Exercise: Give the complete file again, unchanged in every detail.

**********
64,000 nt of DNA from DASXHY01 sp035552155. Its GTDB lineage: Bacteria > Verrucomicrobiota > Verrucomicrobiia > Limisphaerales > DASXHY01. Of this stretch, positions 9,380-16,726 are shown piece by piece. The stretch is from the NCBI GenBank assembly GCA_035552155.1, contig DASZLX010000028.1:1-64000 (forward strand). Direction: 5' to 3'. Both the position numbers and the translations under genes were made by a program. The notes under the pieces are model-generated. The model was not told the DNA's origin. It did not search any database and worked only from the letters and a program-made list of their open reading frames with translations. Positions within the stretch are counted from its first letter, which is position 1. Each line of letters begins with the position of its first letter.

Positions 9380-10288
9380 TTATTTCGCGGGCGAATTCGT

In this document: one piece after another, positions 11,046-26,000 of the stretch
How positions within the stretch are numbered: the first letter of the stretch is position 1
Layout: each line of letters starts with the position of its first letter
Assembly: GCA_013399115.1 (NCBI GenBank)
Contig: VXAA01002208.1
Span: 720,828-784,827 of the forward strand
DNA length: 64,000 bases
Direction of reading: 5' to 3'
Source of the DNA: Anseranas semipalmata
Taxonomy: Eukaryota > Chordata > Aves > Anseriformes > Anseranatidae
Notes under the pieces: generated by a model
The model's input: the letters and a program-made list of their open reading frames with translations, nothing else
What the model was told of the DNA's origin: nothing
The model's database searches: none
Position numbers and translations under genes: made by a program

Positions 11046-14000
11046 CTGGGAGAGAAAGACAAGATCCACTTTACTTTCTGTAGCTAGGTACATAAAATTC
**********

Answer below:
64,000 nt of DNA from DASXHY01 sp035552155. Its GTDB lineage: Bacteria > Verrucomicrobiota > Verrucomicrobiia > Limisphaerales > DASXHY01. Of this stretch, positions 9,380-16,726 are shown piece by piece. The stretch is from the NCBI GenBank assembly GCA_035552155.1, contig DASZLX010000028.1:1-64000 (forward strand). Direction: 5' to 3'. Both the position numbers and the translations under genes were made by a program. The notes under the pieces are model-generated. The model was not told the DNA's origin. It did not search any database and worked only from the letters and a program-made list of their open reading frames with translations. Positions within the stretch are counted from its first letter, which is position 1. Each line of letters begins with the position of its first letter.

Positions 9380-10288
9380 TTATTTCGCGGGCGAATTCGT

In this document: one piece after another, positions 11,046-26,000 of the stretch
How positions within the stretch are numbered: the first letter of the stretch is position 1
Layout: each line of letters starts with the position of its first letter
Assembly: GCA_013399115.1 (NCBI GenBank)
Contig: VXAA01002208.1
Span: 720,828-784,827 of the forward strand
DNA length: 64,000 bases
Direction of reading: 5' to 3'
Source of the DNA: Anseranas semipalmata
Taxonomy: Eukaryota > Chordata > Aves > Anseriformes > Anseranatidae
Notes under the pieces: generated by a model
The model's input: the letters and a program-made list of their open reading frames with translations, nothing else
What the model was told of the DNA's origin: nothing
The model's database searches: none
Position numbers and translations under genes: made by a program

Positions 11046-14000
11046 CTGGGAGAGAAAGACAAGATCCACTTTACTTTCTGTAGCTAGGTACATAAAATTC